• Marco A.

      My aunt in her mid-80s just got a laptop last year and loves it. She can use it from the couch or dining table. Everyone else in the family below the age of 60 already had one, including all the kids down to age 10. The holdouts are limited mostly by a very long upgrade cycle. For people who’d be looking at desktops in the $300 price range, adding an extra $200 for mobility is a reasonably-priced feature even if you rarely take the computer outside your own house. The iPad would be perfect for the oldest relatives, if it cost half as much.

  15. Walter Wright

    I recently bought a new apple imac with the 27 inch screen. Man–the real estate!
    Normally I use the desktop for serious work, that for me is financial record-keeping. But now with this huge screen I can read digital forms of magazines and newspapers and actually see the illustrations and read even the fine print.
    I love my desktop, because it is where I work. And the wireless keyboard that came with the iMac is one of the best keyboards I have ever worked on–and as a retired journalist I have worked on a lot. The keyboard in combination with the wireless mouse, plus the shallow depth of the iMac itself, make my actual desktop what it needs to be, a place where I can lay out materials, records, papers, and use them with the computer.
    So no, I will not be giving up my desktop anytime soon.
    But I can hardly wait to get my iPad so I can be mobile around the house, around town, around the country and around the world.

  16. And Bill Gates and Co. will argue that the PC is here to stay for ever(“I am a PC”), while quietly preparing for its end in a few years.

    As I recall, that’s exactly what Bill Gates did earlier: in the mid-90’s at Geneva in his key note, using is God-like status, he more or less condemned the emerging netscape (mosaic) revolution as an aberration that would take long time to take off, while he had already put together plans for IE that very quarter, with separate tiger teams 3 times bigger than the total employees of Andreessen’s mosiac .

    BTW “I am a PC” is such a silly desparate campaign, trying to ‘subconsciously endear’ the PC as something more than a mere tool/possession — the message changing from “I use a PC” to “I AM a PC” is a just another pathetic way to admit something everyone knows is coming — the PC is in its twilight.

    • The I Am a PC is a anti Mac ad, nothing to do with a desktop.

      I thought it was a smart response, as far as a PC being in its twilight… I will believe it when they make a more light weight, affordable high powered laptop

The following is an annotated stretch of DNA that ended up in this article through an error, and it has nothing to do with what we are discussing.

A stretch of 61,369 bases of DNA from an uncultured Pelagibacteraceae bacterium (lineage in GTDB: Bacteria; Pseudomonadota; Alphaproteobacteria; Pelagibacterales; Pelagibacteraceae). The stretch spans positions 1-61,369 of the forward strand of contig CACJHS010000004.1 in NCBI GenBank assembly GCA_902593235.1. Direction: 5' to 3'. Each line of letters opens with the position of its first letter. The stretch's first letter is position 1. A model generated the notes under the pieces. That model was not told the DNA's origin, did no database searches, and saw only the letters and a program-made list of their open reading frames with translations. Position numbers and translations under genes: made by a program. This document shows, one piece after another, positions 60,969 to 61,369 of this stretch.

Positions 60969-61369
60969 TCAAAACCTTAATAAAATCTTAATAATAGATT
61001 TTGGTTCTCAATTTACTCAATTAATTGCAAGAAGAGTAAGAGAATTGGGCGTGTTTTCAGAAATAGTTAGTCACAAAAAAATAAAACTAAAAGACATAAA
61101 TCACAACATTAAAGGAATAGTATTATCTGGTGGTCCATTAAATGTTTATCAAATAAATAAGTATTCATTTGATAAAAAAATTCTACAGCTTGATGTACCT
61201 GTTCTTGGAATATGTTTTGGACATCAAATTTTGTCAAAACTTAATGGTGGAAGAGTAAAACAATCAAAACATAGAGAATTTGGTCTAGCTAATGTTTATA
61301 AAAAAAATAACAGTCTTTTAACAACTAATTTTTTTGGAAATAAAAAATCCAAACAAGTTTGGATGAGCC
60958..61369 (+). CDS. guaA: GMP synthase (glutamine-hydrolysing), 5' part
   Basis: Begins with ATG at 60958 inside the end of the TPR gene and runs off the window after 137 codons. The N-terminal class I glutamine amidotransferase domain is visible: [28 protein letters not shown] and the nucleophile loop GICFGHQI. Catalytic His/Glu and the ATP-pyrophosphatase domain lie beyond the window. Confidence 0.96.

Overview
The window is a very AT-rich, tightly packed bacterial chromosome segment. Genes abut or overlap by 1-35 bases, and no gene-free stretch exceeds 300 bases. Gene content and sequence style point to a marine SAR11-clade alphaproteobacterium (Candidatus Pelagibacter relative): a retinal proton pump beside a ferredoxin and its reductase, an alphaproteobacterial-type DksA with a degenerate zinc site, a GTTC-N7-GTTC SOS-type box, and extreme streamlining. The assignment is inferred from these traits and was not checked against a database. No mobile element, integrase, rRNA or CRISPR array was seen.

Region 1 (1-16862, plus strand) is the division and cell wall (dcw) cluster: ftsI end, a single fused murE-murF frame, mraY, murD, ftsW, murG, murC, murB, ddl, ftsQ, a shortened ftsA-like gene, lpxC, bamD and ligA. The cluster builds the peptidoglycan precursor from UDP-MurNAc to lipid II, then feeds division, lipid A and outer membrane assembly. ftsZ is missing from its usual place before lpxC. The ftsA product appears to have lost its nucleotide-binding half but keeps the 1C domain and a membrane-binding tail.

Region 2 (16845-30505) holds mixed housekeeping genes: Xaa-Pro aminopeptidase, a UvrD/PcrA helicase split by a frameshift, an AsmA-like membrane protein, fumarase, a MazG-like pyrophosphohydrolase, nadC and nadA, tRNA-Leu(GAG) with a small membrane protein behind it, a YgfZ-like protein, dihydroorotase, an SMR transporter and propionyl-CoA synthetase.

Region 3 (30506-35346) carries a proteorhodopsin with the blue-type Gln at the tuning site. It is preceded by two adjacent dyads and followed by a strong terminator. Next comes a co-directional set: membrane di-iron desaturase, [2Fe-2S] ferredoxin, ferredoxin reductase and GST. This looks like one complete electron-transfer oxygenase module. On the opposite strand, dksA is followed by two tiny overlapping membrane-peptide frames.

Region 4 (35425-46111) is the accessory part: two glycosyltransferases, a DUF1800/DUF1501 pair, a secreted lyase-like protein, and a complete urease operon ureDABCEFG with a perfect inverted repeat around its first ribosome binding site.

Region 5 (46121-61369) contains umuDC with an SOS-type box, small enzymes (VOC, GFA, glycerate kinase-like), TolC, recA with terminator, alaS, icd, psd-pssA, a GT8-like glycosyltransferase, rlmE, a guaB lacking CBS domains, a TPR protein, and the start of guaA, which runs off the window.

17. George B

    Reality check: Presbyopia is a health condition where the eye exhibits a progressively diminished ability to focus on near objects with age. I’m in my 40s and I use a large display specifically to deal with difficulty focusing on fine details up close. In addition, laptop keyboards are less than ergonomic and don’t get me started on how much I hate laptop touch pads. For work I have use a Lenovo T61p laptop in a docking station so I can use it as a desktop computer. I could see using a smaller netbook size computer with a docking station, but at some age everyone starts to need a larger display and more ergonomic user interface to remain productive.

  18. I’m certain that my next computer will be a 27in iMac or a Mac Pro because editing video and audio on a notebook while possible, is not fun nor efficient.

    I have a Macbook Pro and Windows 7 desktop machine. I tend to like the desktop because of the larger screen (22″ versus 15″) and the full size keyboard. I also like having larger hard drives, DVD burners, 7 different card readers, 8 usb ports, etc..

    I recently cut the cable for media so now all television viewing comes through the internet and watching on the desktop is easier than the MacGyver like configurations I have to go through to get Hulu on my TV.

  19. As a self-proclaimed gadget aficionado, I love mobile, but those devices are still an extension of homebase (or “workbase”). I totally understand the argument, but no matter how adept we become to mobile devices, they will never allow the same productivity as a desktop solution.

    At work, I spend hours each day running multiple screens to allow several spreadsheets, DB’s, and browsers open, all while building a sales presentation. Is a laptop+docking station really more compact, ergonomic, Horsepower? All my work related stuff is sitting in the cloud anyways… so I can always use those “mobile extensions” for last minute revisions.

    At home: Audio production, photo editing, and media center — different people have different hobbies… but if CPU/GPU/MEM intense applications are underway, what form factor offers the best support?